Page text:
Both sides pleased with BEP decision on MBNA Ducktrap plan

By Lynda Clancy | Mar 17, 2000

Augusta — Both MBNA and the Coastal Waters Project were pleased with yesterday's decision by the Maine Board of Environmental Protection concerning a state permit allowing 40 cabins to be built on Ducktrap Mountain in Northport.

While the Coastal Waters appeal of the permit eventually was denied during the BEP hearing in Augusta, the board did amend MBNA's permit, telling the credit card company to establish a conservation easement on approximately 133 acres of its Northport land.

"It was a Pyhrric victory," said Ron Huber, director of Coastal Waters Project, an association whose goal is to "restore and protect the integrity of the nearshore waters of the Gulf of Maine through local oversight and citizen action."

"We got a lot more than expected," Huber said, immediately following the hearing.

"MBNA prevailed," said Philip Ahrens, an attorney with the Portland firm Pierce Atwood, representing MBNA.

"We were pleased with the decision," said Shane Flynn, MBNA's regional director.

Also offering testimony at the hearing were Lincolnville resident Corelynn Senn and Camden kayak business owner Mike Ray, both speaking about the cumulative loss of habitat and regional impacts of the development.

Andrew Cadot, a member of the citizen advisory BEP, motioned that MBNA "shall, by march 30, 2000, submit to the [DEP] for review, acceptance, and recording a conservation easement in favor of Inland Fisheries and Wildlife, or other government or non-government entities, permanently protecting the management area and travel corridor described in the final Forest Management and Deer Wintering Area Management Plan dated February 2000 and accepted by IF&W on March 6, 2000."

MBNA protested that amendment.

Ahrens, the MBNA attorney, said the easement added another unnecessary layer of legal work. He characterized the easement as an "intrusion on MBNA to manage this land as best they could." He cited the restriction as potentially hurting business.

Ahrens said MBNA had no plans to develop the deeryard.

"I just don't know how it would happen," he said, citing the regulatory process would have to include approval from several different state agencies.

Ahrens said MBNA was already involved in talks with various

organizations, including the Maine Coast Heritage Trust, about different pieces of land.

Flynn said on Friday that MBNA is also working with other environmental organizations, including the Ducktrap Coalition, about its property.

At the Thursday hearing, board member Cadot argued in favor of ensuring the land in question remain protected.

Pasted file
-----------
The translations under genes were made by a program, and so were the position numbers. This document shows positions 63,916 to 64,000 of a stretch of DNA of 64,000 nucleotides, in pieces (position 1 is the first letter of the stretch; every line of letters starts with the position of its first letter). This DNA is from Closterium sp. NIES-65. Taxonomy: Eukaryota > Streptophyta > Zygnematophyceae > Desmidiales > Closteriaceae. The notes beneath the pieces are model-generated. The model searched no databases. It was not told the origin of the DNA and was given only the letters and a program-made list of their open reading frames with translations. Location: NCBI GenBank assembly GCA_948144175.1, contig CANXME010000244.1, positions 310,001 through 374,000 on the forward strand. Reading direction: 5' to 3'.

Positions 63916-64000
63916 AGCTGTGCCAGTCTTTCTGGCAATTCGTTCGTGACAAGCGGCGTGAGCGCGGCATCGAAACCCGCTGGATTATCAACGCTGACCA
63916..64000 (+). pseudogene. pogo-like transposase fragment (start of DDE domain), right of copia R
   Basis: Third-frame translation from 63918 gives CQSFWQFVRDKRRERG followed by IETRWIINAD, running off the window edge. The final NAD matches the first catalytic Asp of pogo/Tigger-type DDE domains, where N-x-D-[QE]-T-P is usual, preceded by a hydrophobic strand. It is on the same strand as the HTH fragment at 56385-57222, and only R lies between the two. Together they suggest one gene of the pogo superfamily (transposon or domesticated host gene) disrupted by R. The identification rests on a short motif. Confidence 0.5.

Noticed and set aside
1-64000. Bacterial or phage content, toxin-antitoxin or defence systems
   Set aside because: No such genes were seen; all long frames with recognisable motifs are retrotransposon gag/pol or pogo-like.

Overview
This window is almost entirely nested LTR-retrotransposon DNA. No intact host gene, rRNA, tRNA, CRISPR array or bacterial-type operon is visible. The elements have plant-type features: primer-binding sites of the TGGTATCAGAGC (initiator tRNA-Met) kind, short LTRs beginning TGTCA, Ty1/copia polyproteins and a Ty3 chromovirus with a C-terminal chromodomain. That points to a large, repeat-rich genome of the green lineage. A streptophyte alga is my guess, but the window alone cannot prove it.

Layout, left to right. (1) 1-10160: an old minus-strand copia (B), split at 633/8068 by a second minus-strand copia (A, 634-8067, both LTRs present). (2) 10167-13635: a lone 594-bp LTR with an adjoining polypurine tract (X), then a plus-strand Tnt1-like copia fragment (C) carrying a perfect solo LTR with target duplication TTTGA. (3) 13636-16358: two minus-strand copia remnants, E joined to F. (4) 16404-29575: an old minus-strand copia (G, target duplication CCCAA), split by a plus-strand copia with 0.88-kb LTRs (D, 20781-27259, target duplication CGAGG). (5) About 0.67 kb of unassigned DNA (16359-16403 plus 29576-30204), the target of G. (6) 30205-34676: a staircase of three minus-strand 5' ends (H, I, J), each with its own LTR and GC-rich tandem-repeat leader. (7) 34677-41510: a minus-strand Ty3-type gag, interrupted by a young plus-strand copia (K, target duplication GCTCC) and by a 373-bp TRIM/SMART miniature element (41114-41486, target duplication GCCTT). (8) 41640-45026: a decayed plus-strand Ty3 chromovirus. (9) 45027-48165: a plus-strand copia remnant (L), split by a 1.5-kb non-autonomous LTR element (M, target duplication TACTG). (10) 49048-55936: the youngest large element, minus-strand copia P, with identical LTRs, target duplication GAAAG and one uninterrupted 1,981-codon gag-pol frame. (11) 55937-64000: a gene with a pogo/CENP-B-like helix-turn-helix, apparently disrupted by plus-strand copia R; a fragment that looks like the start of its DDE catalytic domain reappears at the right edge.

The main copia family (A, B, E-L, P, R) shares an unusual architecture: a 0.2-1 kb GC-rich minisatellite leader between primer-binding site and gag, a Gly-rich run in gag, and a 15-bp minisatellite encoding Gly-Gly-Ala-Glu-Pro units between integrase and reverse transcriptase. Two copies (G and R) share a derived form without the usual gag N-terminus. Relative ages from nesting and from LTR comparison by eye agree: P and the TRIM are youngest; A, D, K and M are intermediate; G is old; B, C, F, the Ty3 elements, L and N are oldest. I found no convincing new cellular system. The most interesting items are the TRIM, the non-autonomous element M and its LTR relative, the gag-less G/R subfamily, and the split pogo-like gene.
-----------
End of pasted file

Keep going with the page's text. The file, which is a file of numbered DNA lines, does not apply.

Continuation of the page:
The easement adds "a little bit higher hurdle," Cadot said.

The board voted unanimously in favor of Cadot's motion.

The land that the BEP wants included in the easement incorporates approximately 160 acres of targeted deer habitat on Ducktrap Mountain. That acreage is included in the 254-acre Northport parcel owned by MBNA, which created a forest management and deer wintering area management plan for that 160 acres.

MBNA consultant Rick Jones, of Jones Associates, said at the hearing that MBNA intended to not just protect the deeryard but intensively manage it and maintain quality deer habitat.

The company uses its Northport land for recreational purposes and has built a conference center near the top of the mountain. Prior to MBNA's purchase of its parcel, during the 1980s, a subdivision had been sited on that land and a road had been constructed up the mountain.

Since 1996, the DEP has approved multiple MBNA projects for the Northport parcel, including a two-story conference building, garage, utility shed, function building, pavilion, additions to the conference center, fitness center, softball field, and finally, the 40 cabins and 10-foot-wide access drive serving the cabins. The cabins are now under construction and will be ready for the summer season, Flynn said.

The majority of the cabins are under construction in the deeryard, which IF&W and the DEP recognized as posing a significant impact on the deer wintering area. MBNA proposed in its application to manage 160 acres of deer wintering shelter and travel corridor, upgrading that habitat to include more softwood than hardwood.

Northport lacks its own land use ordinance, and MBNA did not need to obtain, other than building permits, variances or permits from the town.

In its final permit, the DEP said: "IF&W has reviewed the plan and plan sheet and comments that it is comfortable with the applicant's design of the proposed deer management area to mitigate onsite development. IF&W indicates that a final version of the plan is needed that includes a cooperative agreement section (with terms and conditions, perpetuity, a signature page, a resolution of disagreement page, and a section that provides for future plan review dates).